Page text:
In a new interview with Medscape, Marshall L. Summar, chief of genetics and metabolism at Children’s National Medical Center in Washington, D.C. and NORD board member, talks about the importance of patient registries for rare diseases, and the role that NORD’s patient registry program has in helping patients and educating doctors. According to Dr. Summar, registries can accelerate the process of treatment and help physicians address the big knowledge gap about what happens in the day-to-day lives of patients. read more >
The cost of orphan drugs, and whether it is approaching a level where sustainability may be an issue, is a topic of intense interest in the rare disease community. However, an important new study reported at the recent American Society of Hematology meeting suggests that the overall budget impact of orphan drugs may be smaller than many people would assume. read more >
ESPN anchor Stuart Scott passed away last night at just 49 years old after his 7-plus year battle with appendix cancer. Mostly Scott’s passing makes me feel for his daughters, his family, his friends, and his colleagues. This is their time to reflect and remember him. However, I also think that his public presence makes it seem like we all knew him, and I think he taught us all something by how he handled his illness.
I didn’t know Stuart Scott. But I feel a special kinship with him because the broad outlines of his story and mine are remarkably similar. We were both diagnosed with appendix cancer in November 2007 – I went to the ER on the Friday after Thanksgiving and he had an emergency appendectomy the following Monday (while I was still in the hospital being diagnosed). We both had two recurrences – mine in 2009 and 2010, and his in 2011 and 2013, with multiple major surgeries as our rewards. We both went to work while our bodies absorbed incredible amounts of energy-depriving chemotherapy. We both fought with everything we had to live for our kids. So I didn’t know Stuart Scott, but I know something about what he went through in fighting appendix cancer.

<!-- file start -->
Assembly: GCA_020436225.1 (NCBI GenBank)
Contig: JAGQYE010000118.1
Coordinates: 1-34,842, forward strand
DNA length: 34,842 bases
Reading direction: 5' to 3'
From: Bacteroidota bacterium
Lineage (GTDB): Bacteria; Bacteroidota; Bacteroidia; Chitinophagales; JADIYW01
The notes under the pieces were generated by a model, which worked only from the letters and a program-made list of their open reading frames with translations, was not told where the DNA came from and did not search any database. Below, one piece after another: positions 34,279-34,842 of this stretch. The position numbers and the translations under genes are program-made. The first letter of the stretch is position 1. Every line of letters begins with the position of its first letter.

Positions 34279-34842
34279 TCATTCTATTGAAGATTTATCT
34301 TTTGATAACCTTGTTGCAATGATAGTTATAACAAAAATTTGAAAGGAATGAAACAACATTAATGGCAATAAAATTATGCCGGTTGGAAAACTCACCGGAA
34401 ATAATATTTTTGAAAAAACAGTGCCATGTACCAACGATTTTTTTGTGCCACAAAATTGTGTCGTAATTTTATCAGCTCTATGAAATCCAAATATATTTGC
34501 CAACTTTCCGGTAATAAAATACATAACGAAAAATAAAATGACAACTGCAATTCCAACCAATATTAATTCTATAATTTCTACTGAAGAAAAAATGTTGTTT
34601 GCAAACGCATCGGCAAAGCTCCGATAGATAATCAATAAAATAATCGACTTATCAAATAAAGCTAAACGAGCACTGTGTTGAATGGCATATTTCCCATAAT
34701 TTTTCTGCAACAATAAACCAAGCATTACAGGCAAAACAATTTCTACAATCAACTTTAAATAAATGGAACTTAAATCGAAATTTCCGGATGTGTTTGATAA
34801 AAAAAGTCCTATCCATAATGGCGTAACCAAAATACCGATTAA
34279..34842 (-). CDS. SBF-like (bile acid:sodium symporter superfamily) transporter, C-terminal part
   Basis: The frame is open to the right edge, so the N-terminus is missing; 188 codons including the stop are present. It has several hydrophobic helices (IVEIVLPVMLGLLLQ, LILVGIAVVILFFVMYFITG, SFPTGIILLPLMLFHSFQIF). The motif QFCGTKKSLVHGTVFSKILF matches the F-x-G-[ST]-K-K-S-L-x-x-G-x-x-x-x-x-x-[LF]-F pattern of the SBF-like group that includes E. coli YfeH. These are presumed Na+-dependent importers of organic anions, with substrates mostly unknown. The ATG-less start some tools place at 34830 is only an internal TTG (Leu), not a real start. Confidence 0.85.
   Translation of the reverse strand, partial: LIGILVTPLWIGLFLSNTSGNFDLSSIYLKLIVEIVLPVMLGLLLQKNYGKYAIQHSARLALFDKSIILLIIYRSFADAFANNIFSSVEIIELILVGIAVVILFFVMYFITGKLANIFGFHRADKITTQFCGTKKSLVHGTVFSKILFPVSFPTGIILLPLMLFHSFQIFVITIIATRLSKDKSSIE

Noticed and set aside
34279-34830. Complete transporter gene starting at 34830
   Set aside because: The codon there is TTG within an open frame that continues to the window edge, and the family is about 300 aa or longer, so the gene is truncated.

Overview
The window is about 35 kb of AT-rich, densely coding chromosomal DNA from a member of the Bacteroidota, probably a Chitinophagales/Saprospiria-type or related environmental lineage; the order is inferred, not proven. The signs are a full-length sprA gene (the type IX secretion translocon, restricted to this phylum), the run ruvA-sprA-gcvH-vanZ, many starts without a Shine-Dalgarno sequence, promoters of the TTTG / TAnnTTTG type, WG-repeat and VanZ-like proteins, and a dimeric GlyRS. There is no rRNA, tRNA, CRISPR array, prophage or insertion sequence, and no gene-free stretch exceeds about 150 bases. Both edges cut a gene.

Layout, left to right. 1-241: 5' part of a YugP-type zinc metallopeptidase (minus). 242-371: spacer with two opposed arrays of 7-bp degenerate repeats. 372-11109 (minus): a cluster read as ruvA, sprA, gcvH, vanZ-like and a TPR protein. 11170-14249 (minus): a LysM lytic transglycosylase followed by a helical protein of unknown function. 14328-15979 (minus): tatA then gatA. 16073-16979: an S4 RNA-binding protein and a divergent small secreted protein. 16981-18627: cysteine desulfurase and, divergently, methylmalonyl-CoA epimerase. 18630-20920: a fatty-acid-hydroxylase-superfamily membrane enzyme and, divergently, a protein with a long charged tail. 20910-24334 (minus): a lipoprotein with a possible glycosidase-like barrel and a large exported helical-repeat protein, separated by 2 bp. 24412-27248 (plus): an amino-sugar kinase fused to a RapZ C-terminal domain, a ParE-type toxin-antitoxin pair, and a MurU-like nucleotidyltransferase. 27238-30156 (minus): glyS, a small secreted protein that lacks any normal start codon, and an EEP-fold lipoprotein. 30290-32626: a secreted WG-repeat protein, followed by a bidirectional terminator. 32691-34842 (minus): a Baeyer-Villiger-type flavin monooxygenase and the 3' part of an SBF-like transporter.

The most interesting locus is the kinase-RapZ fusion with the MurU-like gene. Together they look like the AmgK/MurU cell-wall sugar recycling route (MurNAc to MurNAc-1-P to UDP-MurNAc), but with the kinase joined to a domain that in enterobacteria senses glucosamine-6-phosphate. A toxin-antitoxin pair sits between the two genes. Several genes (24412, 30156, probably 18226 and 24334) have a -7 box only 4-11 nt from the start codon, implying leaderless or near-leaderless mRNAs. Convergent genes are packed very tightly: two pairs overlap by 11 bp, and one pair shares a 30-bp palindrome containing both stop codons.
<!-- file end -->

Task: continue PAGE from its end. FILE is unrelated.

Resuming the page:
By Lisa Phelps, NORD Director of Marketing & Community Relations
With every New Year comes the resolve of individuals to better themselves in one or more ways. But after the ball has dropped and the confetti is swept away, it’s difficult for 75% of people to remain committed to their resolutions beyond the first week!
This year, consider a resolution to which you can remain committed: Resolve to better the lives (and chance at life) for 30 million individuals – not just one.
Rare Disease Day is only eight weeks after New Year’s Day, falling on February 28, 2015. On this one-of-a-kind day, communities around the world will gather together to raise awareness among the general public and decision-makers about the 7,000+ rare diseases and their impact on the lives of patients. Started by EURORDIS and brought to the US by NORD in 2009, this pivotal day has contributed to national plans and policies to better the lives of patients in over 80 countries.
The New Year’s Resolution: Become a Rare Disease Day Partner and join the 30 million Americans impacted by a rare disease to help patients, caregivers, and organizations working to advance the availability and delivery of information, research, education, treatment and care.
1. You Can Donate to support events and activities by patients and advocates
2. You Can Help Host a State House Event, or join one already in planning
3. You Can Share the Rare Disease Day Message with friends and decision-makers through social media, media/press, or in writing to your elected official
4. You Can Submit a Handprints Across America™ photo – using either your photo, or, if you’re feeling ambitious, find influential public figures to take a photo with the Handprints Across America™ handout! The most influential photo will be included in NORD’s 2015 media campaign with a story on the individual or group that submitted.
Let’s Achieve Our New Year’s Goals Together.
“Alone We Are Rare. Together We Are Strong.”™
As the holidays are in full swing, I cannot help but reflect upon the number of courageous families who are facing the most challenging times of their lives as they are impacted by rare diseases.
The Christmas season is a poignant one for me as I celebrate everything for which I am thankful and remember the fond memories of years past with my family. I also reflect upon the memory of my son, Trevor, who never had a chance at life as he was afflicted with a devastating rare disease called Metachromatic Leukodystrophy.
This neurological, progressive, degenerative disorder claimed his young life, robbing him of the simple pleasures we all enjoy: the ability to talk, walk, play ball, dance and simply grow up as we all should.
Every day, in my mind, I see his smiling face and behind him the silhouettes of 30 million Americans. Every day, I wake up and undertake my mission as parent advocate and the Director of Development of NORD.
RareDisease Dialog is the official blog for the National Organization for Rare Disorders (NORD). NORD’s staff and friends will share information of interest to the entire rare disease community.
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